Diagnosis is difficult to make clinically as the signs and symptoms are usually vague and non-specific. Patients typically present with either an acute or gradual course of symptoms. The most common symptoms reported are an epigastric pain, nausea, and vomiting. Other symptoms include abdominal distension, weight loss, early satiety and postprandial epigastric pain which worsens in the supine position. Symptoms are alleviated with the release of the angle which can be demonstrated in a prone, knee to the chest or left lateral decubitus position. Pain can be intermittent or chronic depending on the severity of obstruction. In the acute phase, severe intestinal obstruction leads to life-threatening dilatation of the stomach. In the chronic state, non-specific and intermittent postprandial pain, nausea, vomiting and weight loss often prevail. The cycle of nausea and vomiting leads to inadequate food intake with results in weight loss and thus, aggravation of the syndrome.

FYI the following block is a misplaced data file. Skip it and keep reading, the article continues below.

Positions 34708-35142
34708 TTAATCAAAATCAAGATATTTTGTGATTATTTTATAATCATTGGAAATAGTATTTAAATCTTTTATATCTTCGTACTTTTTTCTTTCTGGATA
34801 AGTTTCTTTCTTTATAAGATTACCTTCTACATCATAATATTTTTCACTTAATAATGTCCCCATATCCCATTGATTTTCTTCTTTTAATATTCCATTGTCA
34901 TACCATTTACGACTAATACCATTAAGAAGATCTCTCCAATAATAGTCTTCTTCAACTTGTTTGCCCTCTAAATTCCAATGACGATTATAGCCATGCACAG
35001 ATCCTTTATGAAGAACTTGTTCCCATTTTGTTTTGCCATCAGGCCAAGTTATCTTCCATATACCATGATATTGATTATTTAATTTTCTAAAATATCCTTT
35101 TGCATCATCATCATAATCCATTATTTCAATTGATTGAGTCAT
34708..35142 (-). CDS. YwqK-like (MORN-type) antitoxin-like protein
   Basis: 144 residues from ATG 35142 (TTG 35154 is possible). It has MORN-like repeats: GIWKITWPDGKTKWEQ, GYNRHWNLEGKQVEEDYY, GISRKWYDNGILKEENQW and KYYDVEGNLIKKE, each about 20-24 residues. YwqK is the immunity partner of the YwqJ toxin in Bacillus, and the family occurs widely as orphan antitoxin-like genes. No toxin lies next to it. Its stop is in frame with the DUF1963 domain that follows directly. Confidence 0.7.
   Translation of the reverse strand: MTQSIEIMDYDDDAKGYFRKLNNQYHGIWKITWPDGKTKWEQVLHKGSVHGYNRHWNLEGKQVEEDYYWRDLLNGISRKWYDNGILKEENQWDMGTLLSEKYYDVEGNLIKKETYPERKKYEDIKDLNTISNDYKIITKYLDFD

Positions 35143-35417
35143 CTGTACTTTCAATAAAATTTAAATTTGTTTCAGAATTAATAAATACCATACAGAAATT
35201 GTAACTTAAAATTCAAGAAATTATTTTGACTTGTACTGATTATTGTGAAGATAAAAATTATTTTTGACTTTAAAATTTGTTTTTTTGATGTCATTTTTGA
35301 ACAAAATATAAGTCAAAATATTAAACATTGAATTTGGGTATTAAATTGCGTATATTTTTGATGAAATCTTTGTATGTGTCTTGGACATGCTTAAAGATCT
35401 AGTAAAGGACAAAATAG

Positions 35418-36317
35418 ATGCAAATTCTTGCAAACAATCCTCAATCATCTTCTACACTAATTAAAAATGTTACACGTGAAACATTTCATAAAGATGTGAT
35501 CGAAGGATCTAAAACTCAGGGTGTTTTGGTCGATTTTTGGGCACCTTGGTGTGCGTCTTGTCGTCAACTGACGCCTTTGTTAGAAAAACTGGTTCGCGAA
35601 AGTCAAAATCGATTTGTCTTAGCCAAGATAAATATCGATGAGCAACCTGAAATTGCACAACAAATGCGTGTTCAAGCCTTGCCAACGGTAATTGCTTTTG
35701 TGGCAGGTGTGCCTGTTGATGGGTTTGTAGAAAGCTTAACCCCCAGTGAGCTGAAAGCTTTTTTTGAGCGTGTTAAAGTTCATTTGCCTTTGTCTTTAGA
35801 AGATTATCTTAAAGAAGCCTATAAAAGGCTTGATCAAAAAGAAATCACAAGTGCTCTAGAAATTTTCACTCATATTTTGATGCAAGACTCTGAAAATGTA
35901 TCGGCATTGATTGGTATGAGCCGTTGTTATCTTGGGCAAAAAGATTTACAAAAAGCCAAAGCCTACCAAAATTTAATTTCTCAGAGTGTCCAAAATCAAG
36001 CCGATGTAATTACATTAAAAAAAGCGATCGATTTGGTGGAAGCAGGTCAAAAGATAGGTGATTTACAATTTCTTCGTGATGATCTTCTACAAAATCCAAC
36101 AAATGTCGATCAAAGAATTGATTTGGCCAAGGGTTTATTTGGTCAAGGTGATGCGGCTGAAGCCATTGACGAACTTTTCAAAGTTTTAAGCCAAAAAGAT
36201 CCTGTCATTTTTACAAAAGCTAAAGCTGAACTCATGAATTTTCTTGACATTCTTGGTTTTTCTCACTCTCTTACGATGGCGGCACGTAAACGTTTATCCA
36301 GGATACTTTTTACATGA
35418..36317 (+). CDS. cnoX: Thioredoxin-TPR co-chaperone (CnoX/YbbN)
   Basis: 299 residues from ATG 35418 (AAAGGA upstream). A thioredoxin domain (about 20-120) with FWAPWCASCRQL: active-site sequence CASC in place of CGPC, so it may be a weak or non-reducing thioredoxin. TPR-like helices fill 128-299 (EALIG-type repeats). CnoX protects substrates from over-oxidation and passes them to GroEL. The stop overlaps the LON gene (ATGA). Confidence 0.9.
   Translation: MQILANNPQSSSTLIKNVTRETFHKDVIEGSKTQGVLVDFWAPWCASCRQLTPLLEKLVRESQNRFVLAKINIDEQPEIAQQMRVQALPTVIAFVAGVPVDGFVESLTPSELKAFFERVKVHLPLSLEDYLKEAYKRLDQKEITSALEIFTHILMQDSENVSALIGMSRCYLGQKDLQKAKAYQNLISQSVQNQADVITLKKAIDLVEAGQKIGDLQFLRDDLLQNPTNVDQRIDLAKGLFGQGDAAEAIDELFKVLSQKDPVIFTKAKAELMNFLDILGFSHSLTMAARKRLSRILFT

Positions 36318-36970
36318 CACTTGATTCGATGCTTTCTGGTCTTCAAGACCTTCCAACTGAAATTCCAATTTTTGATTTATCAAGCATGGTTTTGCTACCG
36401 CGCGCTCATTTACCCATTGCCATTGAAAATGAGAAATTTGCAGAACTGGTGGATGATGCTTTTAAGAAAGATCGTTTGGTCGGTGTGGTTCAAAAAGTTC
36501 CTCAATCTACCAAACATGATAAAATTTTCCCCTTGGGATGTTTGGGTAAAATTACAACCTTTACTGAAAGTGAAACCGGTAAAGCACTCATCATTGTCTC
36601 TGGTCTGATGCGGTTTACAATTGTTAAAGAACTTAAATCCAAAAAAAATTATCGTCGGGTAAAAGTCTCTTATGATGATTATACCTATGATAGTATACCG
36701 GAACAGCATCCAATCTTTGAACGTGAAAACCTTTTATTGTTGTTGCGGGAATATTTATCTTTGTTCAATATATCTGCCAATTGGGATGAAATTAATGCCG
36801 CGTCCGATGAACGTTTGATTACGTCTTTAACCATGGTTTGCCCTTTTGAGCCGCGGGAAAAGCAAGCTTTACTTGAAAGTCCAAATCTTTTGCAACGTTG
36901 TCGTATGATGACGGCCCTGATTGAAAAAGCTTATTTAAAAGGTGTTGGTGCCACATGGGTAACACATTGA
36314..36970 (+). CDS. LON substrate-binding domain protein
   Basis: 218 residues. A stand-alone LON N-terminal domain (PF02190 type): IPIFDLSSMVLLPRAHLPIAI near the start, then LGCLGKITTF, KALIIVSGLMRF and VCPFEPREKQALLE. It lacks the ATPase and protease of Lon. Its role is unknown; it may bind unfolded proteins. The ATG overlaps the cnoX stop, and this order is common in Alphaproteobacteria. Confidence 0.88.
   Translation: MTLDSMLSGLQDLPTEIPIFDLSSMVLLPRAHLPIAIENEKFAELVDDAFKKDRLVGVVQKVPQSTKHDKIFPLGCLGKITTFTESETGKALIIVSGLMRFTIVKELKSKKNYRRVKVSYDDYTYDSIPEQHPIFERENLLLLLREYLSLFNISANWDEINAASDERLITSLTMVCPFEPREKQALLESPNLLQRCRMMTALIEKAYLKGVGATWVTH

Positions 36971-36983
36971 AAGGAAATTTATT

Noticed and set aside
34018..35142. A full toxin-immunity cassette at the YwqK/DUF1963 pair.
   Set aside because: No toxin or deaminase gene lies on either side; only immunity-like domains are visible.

SMA syndrome presents with vague symptoms of bowel obstruction. However, diagnosis is based on interpreting clinical symptoms alongside radiological testing which can confirm its presence. Various imaging modalities that can be used include plain film x-ray, barium x-ray, endoscopy, computed tomography (CT), Doppler ultrasound, and magnetic resonance angiography (MRA). Plain radiographs may reveal a dilated stomach and diminished distal bowel gas. Endoscopy and barium studies can be used but are often nonspecific and not available in an emergency setting. Endoscopy, rather, can be used to investigate complications of the disease including gastric stasis, biliary reflux, gastritis and duodenal ulcers and to rule out other cause of the duodenal compression. CT scan is helpful in diagnostics in that it allows for measurement of aortomesenteric (AO) angle which aids in confirmation of SMA syndrome and has thus replaced MRA as the standard for diagnosis. The normal AO angle is between 38 to 65 degrees and has a distance of 10 to 28 mm. In a study which reviewed 8 cases of SMA syndrome, a reported AO angle cutoff of 22 degrees revealed a 42.8% sensitivity and 100% specificity, and a distance of 8 mm was both 100% sensitive and specific for the condition. Laboratory tests are usually nondiagnostic and it is noted that electrolyte disturbances as well as protein and albumin levels can still be normal despite associated weight loss. While it is rare, SMA syndrome is important to consider because the delay in diagnosis can result in significant morbidity and mortality from malnutrition, dehydration, electrolyte abnormalities, gastric pneumatosis and portal venous gas, gastrointestinal hemorrhage and gastric perforation.